As part of the 18th anniversary celebration of United Nations Security Council resolution (UNSCR) 1325 on Women, Peace and Security, UN Women in collaboration with the Government of Kenya and the Embassy of Finland in Nairobi hosted a High-Level Peer Review meeting in Nairobi from 23rd-24th October.
Three of Kenya’s six female Cabinet Secretaries presided over the opening ceremony: Prof. Margaret Kobia, Cabinet Secretary of Public Service, Youth and Gender Affairs, Dr. Amb. Monica Juma, Cabinet Secretary of Foreign Affairs and Amb. Raychelle Omamo, Cabinet Secretary of Defence. They were joined by H.E. Erik Lundberg, Ambassador of Finland to Kenya, Hon. Elisabeth Rehn, former Minister of Defence in Finland, and Ms. Zebib Kavuma, UN Women Kenya Country Director.
Stakeholders from Afghanistan, Finland, Kenya, Nepal, Rwanda and Somalia forged strategic partnerships and shared best practices in advancing the Women, Peace and Security agenda in their respective contexts.
Development and implementation of National Action Plans (NAPs)
UNSCR 1325 (2000) is the landmark resolution that recognizes the central role that women play in achieving and sustaining peace in conflict-prevention and resolution efforts, peace-keeping and relief and recovery. Numerous UN Member States have developed National Action Plans (NAPs) on UNSCR 1325, indicating their specific commitments to the women, peace and security agenda. In March 2016, the Kenyan Government launched the Kenya National Action Plan (KNAP) on UNSCR 1325.
The meeting brought together practitioners from countries in different phases of their National Action Plans (KNAP) – Kenya on its first, Nepal on its second and Finland on its third generation NAP. Best practices shared pointed to the critical need for collective ownership from both government and civil society. Ms. Pinky Singh Rana, Coordinator for the second phase NAP in Nepal, shared best practices in Nepal, such as the localization of the NAP through the engagement of civil society in the development and implementation of the NAP.
Integrating gender into civilian crisis management and peacekeeping
Experts who have served in missions such as AMISOM emphasized the need for increased participation of women in civilian crisis management and peacekeeping. Missions must enable the active participation of women civilian staff and officers in carrying out the mission mandate. An effective strategy in supporting the promotion of women has been to provide mentorship programmes that link women in various ranks. There is also a critical need for capacity building on gender for all staff who serve on missions, particularly pre-deployment. Awareness raising on Prevention of Sexual Exploitation and Abuse (PSEA) was identified as critical to ensure a safe environment that upholds the values and principles of these missions.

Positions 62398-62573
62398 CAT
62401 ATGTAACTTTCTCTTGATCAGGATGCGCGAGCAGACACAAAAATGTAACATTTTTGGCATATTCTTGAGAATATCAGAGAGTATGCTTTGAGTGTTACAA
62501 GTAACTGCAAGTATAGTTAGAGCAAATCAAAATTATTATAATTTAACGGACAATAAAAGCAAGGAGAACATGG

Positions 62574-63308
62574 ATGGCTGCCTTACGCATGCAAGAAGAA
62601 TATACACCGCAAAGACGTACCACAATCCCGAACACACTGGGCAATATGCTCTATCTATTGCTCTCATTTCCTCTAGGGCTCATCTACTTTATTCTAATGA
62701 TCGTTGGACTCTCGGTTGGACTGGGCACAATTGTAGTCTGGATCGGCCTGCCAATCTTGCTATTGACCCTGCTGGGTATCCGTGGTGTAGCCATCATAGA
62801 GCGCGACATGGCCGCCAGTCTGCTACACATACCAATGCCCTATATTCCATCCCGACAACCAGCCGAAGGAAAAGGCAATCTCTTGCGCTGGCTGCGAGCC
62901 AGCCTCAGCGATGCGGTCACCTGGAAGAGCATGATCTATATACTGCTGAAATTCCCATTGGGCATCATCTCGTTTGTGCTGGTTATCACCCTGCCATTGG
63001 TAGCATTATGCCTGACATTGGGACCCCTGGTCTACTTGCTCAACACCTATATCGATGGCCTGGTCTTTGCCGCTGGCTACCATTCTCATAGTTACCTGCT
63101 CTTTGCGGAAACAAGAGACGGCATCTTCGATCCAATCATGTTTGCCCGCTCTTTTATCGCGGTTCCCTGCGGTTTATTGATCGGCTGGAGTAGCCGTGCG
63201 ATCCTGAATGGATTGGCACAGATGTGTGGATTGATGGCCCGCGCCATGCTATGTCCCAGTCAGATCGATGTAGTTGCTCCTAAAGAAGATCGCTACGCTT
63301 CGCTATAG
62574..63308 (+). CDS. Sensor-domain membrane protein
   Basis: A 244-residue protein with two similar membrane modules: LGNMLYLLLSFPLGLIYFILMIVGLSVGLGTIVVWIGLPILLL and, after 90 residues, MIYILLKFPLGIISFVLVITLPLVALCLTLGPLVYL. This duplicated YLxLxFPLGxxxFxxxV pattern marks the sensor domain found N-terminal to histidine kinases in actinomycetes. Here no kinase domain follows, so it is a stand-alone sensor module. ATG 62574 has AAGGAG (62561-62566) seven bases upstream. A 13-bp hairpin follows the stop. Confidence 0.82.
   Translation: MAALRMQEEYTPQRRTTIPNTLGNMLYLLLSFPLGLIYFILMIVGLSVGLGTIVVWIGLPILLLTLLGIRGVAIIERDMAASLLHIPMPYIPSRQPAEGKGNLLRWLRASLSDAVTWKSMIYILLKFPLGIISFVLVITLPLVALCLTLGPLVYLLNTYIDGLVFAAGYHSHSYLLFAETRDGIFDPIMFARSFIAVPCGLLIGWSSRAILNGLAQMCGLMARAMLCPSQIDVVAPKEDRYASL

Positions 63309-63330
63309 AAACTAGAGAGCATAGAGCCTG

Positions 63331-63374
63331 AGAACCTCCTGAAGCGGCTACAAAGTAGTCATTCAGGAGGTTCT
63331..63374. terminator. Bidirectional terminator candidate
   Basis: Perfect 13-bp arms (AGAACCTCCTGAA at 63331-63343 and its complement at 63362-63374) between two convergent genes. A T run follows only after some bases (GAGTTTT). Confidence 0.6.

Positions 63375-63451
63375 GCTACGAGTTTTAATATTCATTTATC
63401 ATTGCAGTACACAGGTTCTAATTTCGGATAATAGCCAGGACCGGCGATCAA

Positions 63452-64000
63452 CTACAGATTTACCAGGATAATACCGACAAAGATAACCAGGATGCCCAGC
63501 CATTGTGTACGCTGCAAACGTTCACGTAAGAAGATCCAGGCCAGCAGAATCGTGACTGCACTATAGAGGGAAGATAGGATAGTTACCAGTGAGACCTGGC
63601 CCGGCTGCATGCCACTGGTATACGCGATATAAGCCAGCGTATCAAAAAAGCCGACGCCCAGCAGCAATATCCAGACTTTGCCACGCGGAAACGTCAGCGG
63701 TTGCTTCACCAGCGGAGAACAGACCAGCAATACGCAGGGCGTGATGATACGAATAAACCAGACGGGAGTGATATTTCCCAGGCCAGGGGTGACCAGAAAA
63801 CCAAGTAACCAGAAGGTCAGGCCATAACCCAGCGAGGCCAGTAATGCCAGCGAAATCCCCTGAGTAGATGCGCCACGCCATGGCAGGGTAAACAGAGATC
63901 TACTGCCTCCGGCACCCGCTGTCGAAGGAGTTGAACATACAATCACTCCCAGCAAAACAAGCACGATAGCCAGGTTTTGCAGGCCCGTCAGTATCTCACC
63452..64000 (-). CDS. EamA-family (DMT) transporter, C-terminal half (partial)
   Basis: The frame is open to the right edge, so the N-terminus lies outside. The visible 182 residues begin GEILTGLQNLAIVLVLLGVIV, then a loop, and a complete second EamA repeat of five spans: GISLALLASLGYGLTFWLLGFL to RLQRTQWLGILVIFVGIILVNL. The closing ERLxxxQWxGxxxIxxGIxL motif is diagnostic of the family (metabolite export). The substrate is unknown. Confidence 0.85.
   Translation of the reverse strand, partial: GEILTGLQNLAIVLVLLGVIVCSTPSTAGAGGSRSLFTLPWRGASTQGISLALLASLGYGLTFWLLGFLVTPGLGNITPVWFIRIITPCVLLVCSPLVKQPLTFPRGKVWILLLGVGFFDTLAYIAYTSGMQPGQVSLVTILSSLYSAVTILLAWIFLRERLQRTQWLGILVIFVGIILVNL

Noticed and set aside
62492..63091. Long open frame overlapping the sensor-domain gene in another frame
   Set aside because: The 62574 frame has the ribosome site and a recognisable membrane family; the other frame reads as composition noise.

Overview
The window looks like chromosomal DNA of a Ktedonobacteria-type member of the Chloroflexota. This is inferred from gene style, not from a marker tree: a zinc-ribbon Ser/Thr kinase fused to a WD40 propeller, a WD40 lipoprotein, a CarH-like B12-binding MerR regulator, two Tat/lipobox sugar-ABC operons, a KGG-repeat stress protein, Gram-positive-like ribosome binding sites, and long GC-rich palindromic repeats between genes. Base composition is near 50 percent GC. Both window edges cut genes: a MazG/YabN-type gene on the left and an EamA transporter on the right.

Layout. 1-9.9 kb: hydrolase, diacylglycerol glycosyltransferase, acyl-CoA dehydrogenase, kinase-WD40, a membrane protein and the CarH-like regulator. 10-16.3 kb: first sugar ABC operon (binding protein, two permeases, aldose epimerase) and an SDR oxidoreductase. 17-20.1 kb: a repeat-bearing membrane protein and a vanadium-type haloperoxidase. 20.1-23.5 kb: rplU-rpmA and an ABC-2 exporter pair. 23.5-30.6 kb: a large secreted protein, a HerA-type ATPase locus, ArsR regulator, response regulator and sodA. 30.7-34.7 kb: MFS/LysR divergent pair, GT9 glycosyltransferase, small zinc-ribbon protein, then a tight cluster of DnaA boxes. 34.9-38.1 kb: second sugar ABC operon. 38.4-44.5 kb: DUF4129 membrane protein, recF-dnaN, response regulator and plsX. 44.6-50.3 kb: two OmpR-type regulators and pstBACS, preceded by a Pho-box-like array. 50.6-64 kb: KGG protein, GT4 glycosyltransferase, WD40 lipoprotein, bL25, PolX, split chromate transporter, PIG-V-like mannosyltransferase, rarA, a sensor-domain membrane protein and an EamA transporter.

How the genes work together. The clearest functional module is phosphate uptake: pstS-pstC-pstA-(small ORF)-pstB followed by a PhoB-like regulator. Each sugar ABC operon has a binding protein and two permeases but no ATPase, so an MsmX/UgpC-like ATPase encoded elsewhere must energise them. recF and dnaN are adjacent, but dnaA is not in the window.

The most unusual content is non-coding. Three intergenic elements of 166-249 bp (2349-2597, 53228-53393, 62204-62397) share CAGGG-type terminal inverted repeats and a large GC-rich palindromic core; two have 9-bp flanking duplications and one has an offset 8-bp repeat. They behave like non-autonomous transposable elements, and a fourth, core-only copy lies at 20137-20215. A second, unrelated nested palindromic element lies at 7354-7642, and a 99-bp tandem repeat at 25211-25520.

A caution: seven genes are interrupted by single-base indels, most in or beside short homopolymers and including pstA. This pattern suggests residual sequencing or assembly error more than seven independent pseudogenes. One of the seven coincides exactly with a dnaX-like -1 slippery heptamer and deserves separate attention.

Emerging issues in peace and security
In many of the participating countries, including Kenya, the youth, typically categorized as being between the ages of 18 to 35, represent a majority of the population. While some efforts in youth engagement have been undertaken in the various countries, UNSCR 2250 represents a unique opportunity that government and civil society can leverage to bring the voices of youth into the forefront of peace and security efforts. Among the presenters was the Kenya National Youth Service (NYS), which highlighted their engagement with the marginalized youth who experience poverty, unemployment and violence.
Another emerging issue in global peace and security landscape is the emergence of violent extremism (VE) and terrorism. Practitioners from Afghanistan and Kenya highlighted that there is a need for P/CVE programmes to be informed by gender- responsive and human rights-based approaches. Furthermore, P/CVE efforts must strive to establish trust between communities and the security sector, have early warning systems in place and to resilience for those at risk of radicalization. One of the biggest lessons learnt noted by the experts was that P/CVE efforts must incorporate a “soft”, community engagement approach.
The technical experts who participated in the High-Level Peer Review on Women, Peace and Security praised the lessons learnt as committed to incorporate the best practices into future policy and programming on Women, Peace and Security. The recommendations that come out of this meeting will contribute to the acceleration of the existing commitments outlined in the National Action Plans, and the promotion of new commitments and strategies to be articulated in future NAPs globally.